"Obviously, not having banking creates a situation where there is not as much of an audit trail for the client to document their expenses," he said. "So without a bank account, these businesses are taking a greater risk with aggressive tax stances, since it may be more difficult for them to properly document all of their expenses to begin with."
Being Kept Out of Banks Invites Trouble
According to Fowlkes, that lack of a paper trail leaves room for exploitation. "Keeping our industry out of banks only makes it easier for the very few bad apples to do the wrong thing, such as the obvious tax evasion," he said, adding that section 280E reform would not only make more tax breaks available to marijuana businesses but would also lead to greater compliance.
Jim Marty, a Denver CPA who has both a marijuana practice and a separate practice for non-cannabis clients, said businesses growing or selling marijuana can find ways to isolate those activities from other parts of their operation, and that how cannabis firms structure their operations is important.
Marty said that marijuana businesses that take aggressive tax planning approaches are dealing with the law. "Well, you know, they're trying to find ways to avoid getting totally clobbered by 280E," he said.
Marty wasn't alone in invoking the importance of 280E for marijuana businesses. Levy did, too, and said he offers his marijuana industry clients tax planning and return preparation services.
"In my view, tax planning and preparation go hand in hand as part of the service I provide my clients," he said. "Given the crucial role planning can play in the basic survival of these businesses, as a result of 280E, I view that as the most vital part of what I do for them."
When it comes to return preparation for marijuana businesses, Roche said, "I'm not so sure that it's not OK because they do have a legal obligation to comply with the tax law and maybe you're just helping them comply with the law on past facts."
But Fowlkes maintains that ancillary businesses not directly growing or selling marijuana actually do shoulder the same risks as those who are. He spoke with a Tax Analysts reporter at a marijuana industry trade show in Washington and said that merely attending that event could be considered a conspiracy to commit a federal felony.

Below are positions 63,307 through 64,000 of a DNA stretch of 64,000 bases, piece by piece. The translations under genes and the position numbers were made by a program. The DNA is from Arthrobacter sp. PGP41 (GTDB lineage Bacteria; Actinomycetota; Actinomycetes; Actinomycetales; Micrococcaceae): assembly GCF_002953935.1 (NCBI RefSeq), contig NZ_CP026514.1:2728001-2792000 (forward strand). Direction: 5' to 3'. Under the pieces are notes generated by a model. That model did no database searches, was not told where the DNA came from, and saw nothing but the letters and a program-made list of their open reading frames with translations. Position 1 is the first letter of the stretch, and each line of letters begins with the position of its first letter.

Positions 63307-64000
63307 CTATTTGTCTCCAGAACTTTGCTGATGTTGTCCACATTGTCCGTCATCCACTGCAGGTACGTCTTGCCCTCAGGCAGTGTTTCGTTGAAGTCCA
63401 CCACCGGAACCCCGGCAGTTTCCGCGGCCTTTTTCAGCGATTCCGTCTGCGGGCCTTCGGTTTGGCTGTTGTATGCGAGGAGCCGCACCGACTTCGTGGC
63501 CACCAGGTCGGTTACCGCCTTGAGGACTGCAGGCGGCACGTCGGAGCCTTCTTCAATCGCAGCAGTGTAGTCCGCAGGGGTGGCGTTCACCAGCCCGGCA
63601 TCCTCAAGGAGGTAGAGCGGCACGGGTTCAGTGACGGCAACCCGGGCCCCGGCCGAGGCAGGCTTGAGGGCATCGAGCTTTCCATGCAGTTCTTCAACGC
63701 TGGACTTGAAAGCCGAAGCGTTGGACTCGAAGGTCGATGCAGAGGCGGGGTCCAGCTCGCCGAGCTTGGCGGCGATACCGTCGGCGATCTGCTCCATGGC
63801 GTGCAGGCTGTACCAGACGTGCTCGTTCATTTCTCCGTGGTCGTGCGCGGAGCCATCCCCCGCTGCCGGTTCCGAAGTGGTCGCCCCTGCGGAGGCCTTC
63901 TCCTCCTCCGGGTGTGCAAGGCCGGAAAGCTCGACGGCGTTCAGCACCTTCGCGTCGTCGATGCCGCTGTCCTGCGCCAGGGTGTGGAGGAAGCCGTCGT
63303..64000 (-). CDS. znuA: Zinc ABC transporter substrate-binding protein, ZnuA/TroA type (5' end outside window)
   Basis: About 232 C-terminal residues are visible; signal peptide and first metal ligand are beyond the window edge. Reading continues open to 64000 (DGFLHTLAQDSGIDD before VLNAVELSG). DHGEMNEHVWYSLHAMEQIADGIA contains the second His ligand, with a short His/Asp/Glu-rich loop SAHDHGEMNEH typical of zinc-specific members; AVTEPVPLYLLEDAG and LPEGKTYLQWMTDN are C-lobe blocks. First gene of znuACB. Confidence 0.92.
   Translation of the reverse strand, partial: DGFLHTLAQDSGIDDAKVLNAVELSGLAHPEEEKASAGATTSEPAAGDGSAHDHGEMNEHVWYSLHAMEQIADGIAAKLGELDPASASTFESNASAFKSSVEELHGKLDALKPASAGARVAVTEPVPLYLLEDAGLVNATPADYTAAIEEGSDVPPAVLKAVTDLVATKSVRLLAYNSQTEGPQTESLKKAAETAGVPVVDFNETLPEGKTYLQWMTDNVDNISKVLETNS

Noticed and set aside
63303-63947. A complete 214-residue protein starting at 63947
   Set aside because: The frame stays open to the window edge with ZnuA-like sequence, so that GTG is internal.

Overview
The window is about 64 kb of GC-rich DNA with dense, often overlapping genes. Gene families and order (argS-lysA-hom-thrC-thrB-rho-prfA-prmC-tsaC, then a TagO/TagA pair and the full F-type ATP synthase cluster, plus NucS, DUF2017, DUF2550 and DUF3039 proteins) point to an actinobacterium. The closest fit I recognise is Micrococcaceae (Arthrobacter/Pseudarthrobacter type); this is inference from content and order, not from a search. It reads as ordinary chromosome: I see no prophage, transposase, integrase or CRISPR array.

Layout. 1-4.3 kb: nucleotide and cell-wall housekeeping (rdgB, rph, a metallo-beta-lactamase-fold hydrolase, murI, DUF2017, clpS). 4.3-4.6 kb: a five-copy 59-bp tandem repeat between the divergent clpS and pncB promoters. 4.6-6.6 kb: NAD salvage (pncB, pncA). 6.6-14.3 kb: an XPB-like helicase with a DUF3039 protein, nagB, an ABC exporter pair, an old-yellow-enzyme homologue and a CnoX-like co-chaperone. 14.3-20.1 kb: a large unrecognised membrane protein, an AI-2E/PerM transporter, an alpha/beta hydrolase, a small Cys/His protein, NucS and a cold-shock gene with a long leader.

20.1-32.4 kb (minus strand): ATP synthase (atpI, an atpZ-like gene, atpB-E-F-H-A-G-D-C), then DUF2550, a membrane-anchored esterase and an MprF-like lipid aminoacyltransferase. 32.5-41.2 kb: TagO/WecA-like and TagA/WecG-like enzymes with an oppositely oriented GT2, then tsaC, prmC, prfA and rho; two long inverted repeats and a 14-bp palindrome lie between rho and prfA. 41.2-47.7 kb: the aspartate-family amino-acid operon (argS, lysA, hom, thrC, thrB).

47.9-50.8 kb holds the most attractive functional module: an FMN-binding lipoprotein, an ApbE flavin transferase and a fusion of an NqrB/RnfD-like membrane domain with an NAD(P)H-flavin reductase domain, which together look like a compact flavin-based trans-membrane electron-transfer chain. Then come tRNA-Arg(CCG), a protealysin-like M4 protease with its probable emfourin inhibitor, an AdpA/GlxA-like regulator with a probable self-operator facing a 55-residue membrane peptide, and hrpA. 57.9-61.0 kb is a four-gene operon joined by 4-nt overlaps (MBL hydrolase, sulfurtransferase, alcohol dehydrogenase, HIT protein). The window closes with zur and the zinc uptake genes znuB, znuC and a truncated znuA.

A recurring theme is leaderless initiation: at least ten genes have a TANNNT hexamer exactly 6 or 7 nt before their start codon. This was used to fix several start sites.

"That's the reality of what we live every single day," he said.
No Fears of Imminent Federal Prosecution
But despite living in that world, none of the practitioners who spoke with Tax Analysts expressed any immediate fears of being prosecuted for working with clients in the marijuana industry. And Kamin said there's not much reason for them to. The fear of prosecution for otherwise ethical conduct is fairly remote, he said. Concerns about professional sanction or loss of other business are more realistic, he said.
Fowlkes, from his experience, seemed to back that up. While he said there is more fear of prosecution on the East Coast than in other parts of the country, in general, when lawyers and accountants turn down his firm's overtures, it's not out of fear of jail time.
"Normally the people that say no are doing it on a personal basis, not so much on a fear basis or any logical reason. . . . We definitely carry a stigma with us," he said, adding that stigma may be easing.
For now, Fowlkes said, marijuana firms tend to choose the same accountants to represent them, and those professionals aren't afraid of working with the business. But he said they're not advertising their cannabis work and don't want to be known as "cannabis tax guys," he said.
"I could name three accountants, and I would say at least 70 percent of the licensees in Colorado use those three accountants," he said.
Fowlkes also echoed Roche's comment that those professionals can make a lot of money from working with marijuana firms. They may be able to charge a marijuana business double or triple what they charge a non-cannabis firm because of a lack of availability, he said.
"We don't really have a big market to shop, so the first guy that says yes, we're normally not even asking him what his fees are," Fowlkes said.
For Gillette, representation in the small marijuana community is more about trust, especially as businesses come out of the shadows and into the state-regulated market. "A lot of the people know each other, and people do talk," she said. "Reputation means a lot, and you want to know that there's somebody you can trust."
Marty said clients pulled him into working with marijuana businesses. Now, in addition to his cannabis and non-cannabis practices, he travels the country teaching accountants about how to work with marijuana clients and runs a network of accountants and lawyers working in the industry.
There is, Marty said, "certainly plenty of room for accountants to work in this industry," calling his peers in the industry colleagues, not competitors.